A point cloud is related to how data is acquired and stored. One can usually transform between point clouds and rasters and say, since they can be be used in similar ways, the answer is essentially yes. The most similar type of RADAR to a LIDAR point cloud is a Synthetic Aperture RADAR which is just called SAR.
and contrast it with a LIDAR Image , centered on the same place. This might not be the best comparison but adequate for a 3 minute Google search.
clearly LIDAR has higher resolution. The SAR image is formed from a coherent process of data acquired over a scan. LIDAR points are one time, travel time shots. Each measurement adds a point. I'm not aware of coherent LIDAR processing but I'm not State of the Art LIDAR researcher. Doppler has an effect on the phase of the signal, and an incoherent energy detector is insensitive to phase. You could take a SAR image and turn it into something like a point cloud but the way the data is collected and processed is different, so maybe your answer is no.
LIDAR, used like this are usually looking down over a narrow range of angles under the aircraft. SAR can more offset over a wider range of angles. The SAR image is probably from a single flight path. A LIDAR Image of the same extent would take a number flight paths. One can use SAR in orbit. I'm not sure about LIDAR through a lot of atmosphere.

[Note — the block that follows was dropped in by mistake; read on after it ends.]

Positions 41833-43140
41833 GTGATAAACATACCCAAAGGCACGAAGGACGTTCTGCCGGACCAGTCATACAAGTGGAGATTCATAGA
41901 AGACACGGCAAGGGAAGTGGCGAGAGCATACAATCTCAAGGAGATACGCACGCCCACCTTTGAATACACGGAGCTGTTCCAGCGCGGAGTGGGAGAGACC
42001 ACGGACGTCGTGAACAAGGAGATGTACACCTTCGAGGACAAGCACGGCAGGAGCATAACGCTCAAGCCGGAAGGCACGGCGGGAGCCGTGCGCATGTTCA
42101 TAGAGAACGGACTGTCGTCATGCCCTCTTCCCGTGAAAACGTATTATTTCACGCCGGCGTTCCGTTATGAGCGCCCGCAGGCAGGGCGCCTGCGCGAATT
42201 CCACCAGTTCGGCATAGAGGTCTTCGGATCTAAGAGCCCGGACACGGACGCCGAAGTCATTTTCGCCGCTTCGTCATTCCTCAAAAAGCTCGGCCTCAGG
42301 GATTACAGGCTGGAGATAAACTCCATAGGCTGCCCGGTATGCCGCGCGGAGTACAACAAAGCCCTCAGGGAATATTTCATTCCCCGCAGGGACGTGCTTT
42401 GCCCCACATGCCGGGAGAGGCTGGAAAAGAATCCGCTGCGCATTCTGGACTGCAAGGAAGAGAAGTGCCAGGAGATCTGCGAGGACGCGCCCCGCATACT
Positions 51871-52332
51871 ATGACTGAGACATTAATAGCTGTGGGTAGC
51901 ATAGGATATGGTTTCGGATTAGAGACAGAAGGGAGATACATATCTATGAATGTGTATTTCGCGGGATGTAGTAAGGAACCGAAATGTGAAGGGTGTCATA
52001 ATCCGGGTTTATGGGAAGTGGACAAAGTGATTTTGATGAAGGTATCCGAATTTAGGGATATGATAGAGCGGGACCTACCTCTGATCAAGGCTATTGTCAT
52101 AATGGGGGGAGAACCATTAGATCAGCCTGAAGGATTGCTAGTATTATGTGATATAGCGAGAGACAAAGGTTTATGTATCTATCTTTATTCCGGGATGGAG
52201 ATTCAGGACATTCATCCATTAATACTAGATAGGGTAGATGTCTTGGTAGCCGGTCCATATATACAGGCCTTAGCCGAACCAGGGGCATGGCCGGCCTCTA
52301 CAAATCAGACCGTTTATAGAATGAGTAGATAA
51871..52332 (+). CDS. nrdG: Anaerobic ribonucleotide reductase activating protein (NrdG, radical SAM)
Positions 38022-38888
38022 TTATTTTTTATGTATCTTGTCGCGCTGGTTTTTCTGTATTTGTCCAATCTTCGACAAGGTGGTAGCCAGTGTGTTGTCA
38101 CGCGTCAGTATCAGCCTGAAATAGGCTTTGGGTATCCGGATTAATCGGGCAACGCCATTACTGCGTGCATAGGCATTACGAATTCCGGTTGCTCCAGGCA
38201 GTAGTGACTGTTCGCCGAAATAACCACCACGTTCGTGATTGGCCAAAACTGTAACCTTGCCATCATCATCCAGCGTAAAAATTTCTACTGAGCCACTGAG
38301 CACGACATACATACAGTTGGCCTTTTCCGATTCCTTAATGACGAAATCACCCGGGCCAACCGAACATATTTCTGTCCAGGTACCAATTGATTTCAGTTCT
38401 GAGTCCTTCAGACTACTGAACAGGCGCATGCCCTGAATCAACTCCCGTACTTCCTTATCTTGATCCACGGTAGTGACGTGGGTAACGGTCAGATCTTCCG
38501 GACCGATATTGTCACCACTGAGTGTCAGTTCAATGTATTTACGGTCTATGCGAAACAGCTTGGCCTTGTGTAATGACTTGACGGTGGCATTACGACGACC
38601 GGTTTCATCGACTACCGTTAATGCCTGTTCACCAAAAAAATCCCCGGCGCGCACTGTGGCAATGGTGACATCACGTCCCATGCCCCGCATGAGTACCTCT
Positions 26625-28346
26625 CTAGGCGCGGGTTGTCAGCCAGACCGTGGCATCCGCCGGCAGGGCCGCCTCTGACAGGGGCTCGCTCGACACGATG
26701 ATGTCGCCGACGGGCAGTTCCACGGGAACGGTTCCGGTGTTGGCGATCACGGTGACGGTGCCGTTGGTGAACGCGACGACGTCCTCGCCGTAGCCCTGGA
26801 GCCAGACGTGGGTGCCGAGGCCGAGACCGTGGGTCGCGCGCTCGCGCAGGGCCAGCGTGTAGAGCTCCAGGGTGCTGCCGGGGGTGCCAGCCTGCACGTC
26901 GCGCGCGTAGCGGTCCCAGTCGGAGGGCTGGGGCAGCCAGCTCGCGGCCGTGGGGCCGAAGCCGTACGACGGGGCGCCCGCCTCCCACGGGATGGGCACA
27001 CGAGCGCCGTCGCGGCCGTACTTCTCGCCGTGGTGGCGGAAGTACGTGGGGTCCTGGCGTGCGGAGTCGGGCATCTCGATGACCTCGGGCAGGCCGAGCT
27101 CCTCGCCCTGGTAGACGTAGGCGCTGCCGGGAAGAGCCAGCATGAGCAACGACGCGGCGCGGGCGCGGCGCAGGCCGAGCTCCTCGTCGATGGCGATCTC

SAR will probably have the advantage with respect to transmission power for some time.
The highest resolution global digital elevation maps that are publicly available are derived from SAR data.
LIDAR derived elevation data is growing.
A raster is a regular sampling, like uniform sampling. Each point in a SAR image is produced by a calculation involving data that was collected over a time window, that for a pulsed waveform, would span multiple pulses. One needs to select those solution points. Adjacent solution points overlap in the raw collected data input to the calculation. SAR raw data can include polarization.
A point cloud is a set of individual measurements and the points aren’t regularly spaced.
SAR is a interferometric or coherent processor. SAR has some history to it and was first processed using analog processing. Digital processing is the norm today.
Im not familiar with coherent Lidar but the term heterodyning, in my experience is analog processing. Cloud sampling isn’t a necessary theoretical requirement for Lidar. The article that is cited in the comment speaks of continuous wave coherent Lidar which would seem to me a raster sort of sampling.
Addressing what one can do that the other can’t, has categories like can’t now, and can’t never. The can’t now category shifts with technology. The can’t never ignores the possibility of an ultra Wideband, ultra agile, hybrid system.
The missing comparison to Lidar is stereo vision and even in that case, they aren’t mutually exclusive.